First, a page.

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Autism

Autism spectrum disorder (ASD) is a neurodevelopmental disorder that appears in early childhood and continues throughout a person’s life. Signs of ASD typically appear before age 3, but symptoms sometimes are not noticed until later.

Autism symptoms may include the following:

  • Problems with communication and eye contact
  • Repetitive behavior
  • Obsessive interests

Because autism can range in severity and symptoms, it sometimes goes unrecognized.

Autism: what you should know

  • Children experience autism symptoms differently, and symptoms may resemble other conditions or medical problems. That’s why it’s important to discuss your observations about your child with your pediatrician. This will help to determine if further assessment is necessary for your child.
  • Below are some common symptoms of autism:
    • No smiling by 6 months of age
    • No back and forth sharing of sounds, smiles or facial expressions by 9 months
    • No babbling, pointing, reaching or waving by 12 months
    • No single words by 16 months
    • No two-word phrases by 24 months
    • Minimal eye contact by age 2
    • Regression in development
    • Any loss of speech or social skills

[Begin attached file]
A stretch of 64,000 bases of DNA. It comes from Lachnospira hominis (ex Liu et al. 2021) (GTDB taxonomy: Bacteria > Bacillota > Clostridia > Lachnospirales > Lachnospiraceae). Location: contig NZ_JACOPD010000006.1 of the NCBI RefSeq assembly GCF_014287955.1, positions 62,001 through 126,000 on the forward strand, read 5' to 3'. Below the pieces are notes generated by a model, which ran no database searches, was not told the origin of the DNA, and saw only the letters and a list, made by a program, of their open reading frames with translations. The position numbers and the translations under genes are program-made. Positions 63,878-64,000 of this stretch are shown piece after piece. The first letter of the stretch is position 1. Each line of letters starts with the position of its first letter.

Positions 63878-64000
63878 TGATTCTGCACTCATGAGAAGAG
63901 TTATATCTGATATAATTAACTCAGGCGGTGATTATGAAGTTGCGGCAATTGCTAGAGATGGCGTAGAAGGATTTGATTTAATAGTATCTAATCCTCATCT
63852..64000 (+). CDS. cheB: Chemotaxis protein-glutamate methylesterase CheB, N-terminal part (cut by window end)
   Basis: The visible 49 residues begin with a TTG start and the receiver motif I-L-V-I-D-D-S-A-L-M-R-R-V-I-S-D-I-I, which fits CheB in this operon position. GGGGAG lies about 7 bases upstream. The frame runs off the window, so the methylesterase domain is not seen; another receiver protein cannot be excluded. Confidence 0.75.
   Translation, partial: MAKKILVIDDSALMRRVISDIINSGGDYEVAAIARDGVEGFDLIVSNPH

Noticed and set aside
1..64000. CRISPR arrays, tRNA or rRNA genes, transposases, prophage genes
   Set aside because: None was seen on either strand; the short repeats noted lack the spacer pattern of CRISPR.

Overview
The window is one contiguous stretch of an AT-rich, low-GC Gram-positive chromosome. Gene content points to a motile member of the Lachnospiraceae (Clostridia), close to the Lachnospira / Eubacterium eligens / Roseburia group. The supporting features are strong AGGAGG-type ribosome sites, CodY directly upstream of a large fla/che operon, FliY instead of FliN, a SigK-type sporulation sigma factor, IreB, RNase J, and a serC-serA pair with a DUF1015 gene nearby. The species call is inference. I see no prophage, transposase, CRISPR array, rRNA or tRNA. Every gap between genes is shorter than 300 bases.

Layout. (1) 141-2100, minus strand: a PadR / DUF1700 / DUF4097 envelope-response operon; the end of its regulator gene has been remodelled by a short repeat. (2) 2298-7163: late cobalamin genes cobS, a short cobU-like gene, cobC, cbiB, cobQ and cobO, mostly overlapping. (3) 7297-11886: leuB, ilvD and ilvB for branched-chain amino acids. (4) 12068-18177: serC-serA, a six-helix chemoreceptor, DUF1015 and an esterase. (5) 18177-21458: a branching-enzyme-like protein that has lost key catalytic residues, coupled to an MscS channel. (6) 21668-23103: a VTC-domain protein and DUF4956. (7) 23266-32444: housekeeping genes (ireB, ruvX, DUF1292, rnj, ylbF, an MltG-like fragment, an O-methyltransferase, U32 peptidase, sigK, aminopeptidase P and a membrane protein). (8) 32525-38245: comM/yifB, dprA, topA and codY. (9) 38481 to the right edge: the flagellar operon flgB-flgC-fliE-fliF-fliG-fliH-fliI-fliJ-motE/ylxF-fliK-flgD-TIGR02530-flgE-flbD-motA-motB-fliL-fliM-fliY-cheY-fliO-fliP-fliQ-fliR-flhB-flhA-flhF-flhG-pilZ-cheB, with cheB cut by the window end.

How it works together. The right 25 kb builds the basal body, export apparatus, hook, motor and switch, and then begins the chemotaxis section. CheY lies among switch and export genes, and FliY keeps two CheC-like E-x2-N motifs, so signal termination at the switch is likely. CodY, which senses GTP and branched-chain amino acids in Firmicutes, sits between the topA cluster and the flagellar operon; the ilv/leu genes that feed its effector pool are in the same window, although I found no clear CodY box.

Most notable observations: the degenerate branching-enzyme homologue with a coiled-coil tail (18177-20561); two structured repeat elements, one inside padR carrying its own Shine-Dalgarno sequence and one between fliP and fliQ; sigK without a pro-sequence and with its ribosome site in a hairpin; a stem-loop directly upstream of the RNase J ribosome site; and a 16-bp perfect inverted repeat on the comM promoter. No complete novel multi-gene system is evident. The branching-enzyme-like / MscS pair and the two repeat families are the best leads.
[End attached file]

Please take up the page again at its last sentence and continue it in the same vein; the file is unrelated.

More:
• The cause of autism is still not completely understood. Research suggests that both environmental conditions and genetic factors play a role.
  • Although there is no cure for autism, there are a wide variety of treatment options that can provide a positive impact on your child’s development. Treatment can help reduce disruptive behaviors and symptoms. 
  • Autism is more prevalent in boys than girls, with four times as many boys affected. Autism is found in all socioeconomic classes. 

How can I get help if I suspect my child has autism?

Most health experts agree that early diagnosis and intervention for autism can make an important difference in your child’s life. If you suspect a problem in your child, a good first step is to talk to your pediatrician.

At Rush, pediatricians screen all children before the age of 24 months to see if they are at risk for autism. If there are areas of concern, your pediatrician will recommend that your child undergo comprehensive assessments by a child and adolescent psychologist, pediatric neurologist or a developmental specialist. At Rush, children are often referred to the Autism Assessment, Research, Treatment and Services (AARTS) Center.